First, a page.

I just upgraded to Mythbuntu 10.04 which was released just a few days back on April 29th. Since I was already running Mythbuntu 9.10 on my MythTV backend server I was able to upgrade it to Lucid using the well documented and fairly simple steps on the ubuntu.com site:
$ sudo apt-get install update-manager-core
$ sudo do-release-upgrade
After upgrading the backend server I decided to finally figure out why my diskless frontend server wasn't working. After a day of investigating it turned out to be a faulty stick of memory. With that replaced, I needed to configure a diskless frontend on the MythTV backend server so I could use PXE to boot into a frontend without having to worry about anything else. Since Mythbuntu hasn't had a graphical control panel to create a diskless frontend since Karmic, this blog post documents everything I had to do to get my diskless frontend up and running. Some of the setup already existed but I'm documenting it here for future use.
Requirements for PXE Booting
PXE is a way for computers to boot up using resources found on the network. On some computers you have to press F12 or some other key to get them to PXE boot but on all computers that have network cards that support PXE you should be able to set the first boot option in the BIOS to something like "Network" to allow your computer to PXE boot.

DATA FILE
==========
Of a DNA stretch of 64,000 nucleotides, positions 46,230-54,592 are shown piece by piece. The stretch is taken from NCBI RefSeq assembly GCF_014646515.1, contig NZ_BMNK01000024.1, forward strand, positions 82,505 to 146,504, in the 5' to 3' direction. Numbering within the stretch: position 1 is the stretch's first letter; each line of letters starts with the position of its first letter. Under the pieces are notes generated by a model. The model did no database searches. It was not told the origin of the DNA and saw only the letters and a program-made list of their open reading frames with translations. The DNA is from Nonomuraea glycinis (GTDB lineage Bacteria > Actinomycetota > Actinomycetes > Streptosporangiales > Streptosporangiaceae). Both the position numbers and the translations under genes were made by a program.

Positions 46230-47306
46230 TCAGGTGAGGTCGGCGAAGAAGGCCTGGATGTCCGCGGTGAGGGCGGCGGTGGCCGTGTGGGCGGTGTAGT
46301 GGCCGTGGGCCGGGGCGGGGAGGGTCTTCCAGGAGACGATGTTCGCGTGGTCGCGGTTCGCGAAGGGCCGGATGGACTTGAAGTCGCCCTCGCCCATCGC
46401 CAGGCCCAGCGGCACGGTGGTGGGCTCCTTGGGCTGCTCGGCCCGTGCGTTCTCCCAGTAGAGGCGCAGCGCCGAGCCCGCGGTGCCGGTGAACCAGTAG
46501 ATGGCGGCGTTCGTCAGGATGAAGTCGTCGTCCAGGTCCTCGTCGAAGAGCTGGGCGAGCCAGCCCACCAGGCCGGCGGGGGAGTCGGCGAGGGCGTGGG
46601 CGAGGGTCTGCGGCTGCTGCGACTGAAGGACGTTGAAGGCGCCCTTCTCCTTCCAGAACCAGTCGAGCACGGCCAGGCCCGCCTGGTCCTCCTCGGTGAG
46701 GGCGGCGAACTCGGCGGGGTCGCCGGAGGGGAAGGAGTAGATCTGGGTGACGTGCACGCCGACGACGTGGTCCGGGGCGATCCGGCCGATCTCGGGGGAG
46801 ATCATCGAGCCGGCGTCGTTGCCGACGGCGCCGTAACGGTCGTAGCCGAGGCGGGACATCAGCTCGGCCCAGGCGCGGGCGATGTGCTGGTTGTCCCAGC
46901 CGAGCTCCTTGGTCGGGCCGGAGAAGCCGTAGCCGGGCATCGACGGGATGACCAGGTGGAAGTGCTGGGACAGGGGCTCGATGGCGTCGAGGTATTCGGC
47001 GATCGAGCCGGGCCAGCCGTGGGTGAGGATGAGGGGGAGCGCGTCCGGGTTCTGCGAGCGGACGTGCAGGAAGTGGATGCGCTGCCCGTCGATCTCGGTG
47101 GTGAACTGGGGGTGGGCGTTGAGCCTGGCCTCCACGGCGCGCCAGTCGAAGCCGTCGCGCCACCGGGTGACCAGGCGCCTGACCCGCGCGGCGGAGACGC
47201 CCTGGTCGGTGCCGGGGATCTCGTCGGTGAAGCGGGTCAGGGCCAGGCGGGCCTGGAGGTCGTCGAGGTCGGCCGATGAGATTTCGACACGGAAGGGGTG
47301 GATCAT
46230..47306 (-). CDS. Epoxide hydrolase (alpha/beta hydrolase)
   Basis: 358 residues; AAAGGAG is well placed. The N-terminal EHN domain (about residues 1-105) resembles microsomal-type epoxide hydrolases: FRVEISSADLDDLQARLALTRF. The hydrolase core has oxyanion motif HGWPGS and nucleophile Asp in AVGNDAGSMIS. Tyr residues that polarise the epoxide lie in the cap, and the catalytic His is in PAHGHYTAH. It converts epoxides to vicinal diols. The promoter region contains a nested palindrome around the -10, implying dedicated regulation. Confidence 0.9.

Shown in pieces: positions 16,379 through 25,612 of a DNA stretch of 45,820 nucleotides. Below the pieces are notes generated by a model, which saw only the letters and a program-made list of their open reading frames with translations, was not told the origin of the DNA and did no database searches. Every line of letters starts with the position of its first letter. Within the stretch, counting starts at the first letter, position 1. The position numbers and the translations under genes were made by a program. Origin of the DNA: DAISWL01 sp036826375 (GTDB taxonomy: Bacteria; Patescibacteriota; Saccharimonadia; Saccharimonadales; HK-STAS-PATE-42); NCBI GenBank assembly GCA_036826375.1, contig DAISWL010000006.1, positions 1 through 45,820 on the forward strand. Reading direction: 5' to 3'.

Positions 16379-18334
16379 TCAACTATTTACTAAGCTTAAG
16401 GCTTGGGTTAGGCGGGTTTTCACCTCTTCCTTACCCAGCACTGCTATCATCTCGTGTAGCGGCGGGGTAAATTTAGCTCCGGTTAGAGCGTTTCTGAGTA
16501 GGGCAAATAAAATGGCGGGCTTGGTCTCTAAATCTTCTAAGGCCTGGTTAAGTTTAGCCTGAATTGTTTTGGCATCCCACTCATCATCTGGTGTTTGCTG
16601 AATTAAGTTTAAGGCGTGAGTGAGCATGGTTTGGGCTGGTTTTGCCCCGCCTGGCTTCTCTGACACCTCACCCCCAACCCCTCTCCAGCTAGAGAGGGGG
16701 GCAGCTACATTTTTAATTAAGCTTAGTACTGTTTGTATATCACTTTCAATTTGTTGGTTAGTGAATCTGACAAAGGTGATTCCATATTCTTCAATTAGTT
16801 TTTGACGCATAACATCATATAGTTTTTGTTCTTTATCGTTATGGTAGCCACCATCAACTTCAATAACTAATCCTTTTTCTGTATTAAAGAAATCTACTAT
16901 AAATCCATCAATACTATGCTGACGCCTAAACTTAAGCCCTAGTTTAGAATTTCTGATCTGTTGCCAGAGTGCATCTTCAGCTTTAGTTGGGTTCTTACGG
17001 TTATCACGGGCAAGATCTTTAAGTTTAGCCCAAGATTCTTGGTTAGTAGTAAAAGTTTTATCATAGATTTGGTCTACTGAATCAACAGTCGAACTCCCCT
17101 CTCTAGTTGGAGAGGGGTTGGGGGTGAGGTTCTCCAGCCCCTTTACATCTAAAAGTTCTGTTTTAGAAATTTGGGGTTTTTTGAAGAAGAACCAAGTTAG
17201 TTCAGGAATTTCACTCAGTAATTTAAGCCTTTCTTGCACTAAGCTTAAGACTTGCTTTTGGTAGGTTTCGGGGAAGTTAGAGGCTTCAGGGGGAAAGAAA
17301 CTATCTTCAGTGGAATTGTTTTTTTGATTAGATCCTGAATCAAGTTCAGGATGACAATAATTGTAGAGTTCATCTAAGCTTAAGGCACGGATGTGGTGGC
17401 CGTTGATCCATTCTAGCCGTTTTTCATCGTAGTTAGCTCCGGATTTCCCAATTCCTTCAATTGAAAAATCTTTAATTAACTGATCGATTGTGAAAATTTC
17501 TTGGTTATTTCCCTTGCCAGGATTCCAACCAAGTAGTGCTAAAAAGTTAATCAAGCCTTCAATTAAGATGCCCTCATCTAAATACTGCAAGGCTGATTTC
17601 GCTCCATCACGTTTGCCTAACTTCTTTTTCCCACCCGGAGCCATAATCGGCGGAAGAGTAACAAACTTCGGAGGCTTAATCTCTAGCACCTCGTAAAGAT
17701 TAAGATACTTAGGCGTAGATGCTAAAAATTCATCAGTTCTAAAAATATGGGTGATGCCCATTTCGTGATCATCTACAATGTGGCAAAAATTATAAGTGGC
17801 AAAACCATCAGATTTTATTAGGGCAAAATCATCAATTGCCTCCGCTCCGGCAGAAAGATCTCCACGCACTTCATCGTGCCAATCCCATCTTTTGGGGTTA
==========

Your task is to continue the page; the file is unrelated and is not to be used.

During a PXE boot a network card will perform the following tasks without any intervention from any OS stored anywhere on the computer:
- automatically obtain an IP address,
- automatically obtain a boot kernel and initial ramdisk, and
- boot up the computer using that kernel and initial ramdisk
After booting up the kernel using the initial ramdisk in step 3, the OS can either use a built-in hard drive or the computer's RAM as a root disk or it can NFS mount a volume from a remote server and use it as a root disk. The NFS scenario is most common for computers that PXE boot and is the one I use.
For a computer to be able to automatically obtain an IP address you need a DHCP server in your network. However, this DHCP server has to be configured so it can inform the PXE booting computer where the kernel and initial ramdisk files are located. The kernel and initial ramdisk files are hosted on a TFTP server. Finally the NFS mounted root disk needs an NFS server which will export the directory of files that will become the root directory of a diskless MythTV frontend.
In my home network I have a separate DHCP server hosted on a Linux machine that used to be my main Linux server. Now it just serves DHCP until I can move that functionality into my Cisco router. The other two pieces of the puzzle i.e. the TFTP server and the NFS server are handled by the Mythbuntu backend server and are closely tied to each other. However, there is no reason why they can't be split up onto their own servers.
The next post will focus on the steps needed to build a diskless image using the Linux Terminal Server Project's utilities. The post after that will focus on configuring the individual servers needed to put it all together. These three posts should serve as a more or less complete guide to setting up a diskless Mythbuntu frontend.